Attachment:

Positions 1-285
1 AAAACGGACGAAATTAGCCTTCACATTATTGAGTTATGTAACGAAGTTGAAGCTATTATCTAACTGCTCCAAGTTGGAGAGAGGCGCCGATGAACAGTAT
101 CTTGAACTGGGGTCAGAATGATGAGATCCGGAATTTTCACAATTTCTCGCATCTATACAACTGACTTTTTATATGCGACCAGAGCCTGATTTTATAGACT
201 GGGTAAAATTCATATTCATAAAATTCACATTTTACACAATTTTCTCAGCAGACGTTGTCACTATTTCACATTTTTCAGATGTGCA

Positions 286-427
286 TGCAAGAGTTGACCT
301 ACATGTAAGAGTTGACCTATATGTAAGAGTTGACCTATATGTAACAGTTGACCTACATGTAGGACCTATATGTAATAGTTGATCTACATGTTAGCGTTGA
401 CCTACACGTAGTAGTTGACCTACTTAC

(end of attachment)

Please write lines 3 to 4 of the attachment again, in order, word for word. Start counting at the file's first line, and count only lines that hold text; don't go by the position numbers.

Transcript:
101 CTTGAACTGGGGTCAGAATGATGAGATCCGGAATTTTCACAATTTCTCGCATCTATACAACTGACTTTTTATATGCGACCAGAGCCTGATTTTATAGACT
201 GGGTAAAATTCATATTCATAAAATTCACATTTTACACAATTTTCTCAGCAGACGTTGTCACTATTTCACATTTTTCAGATGTGCA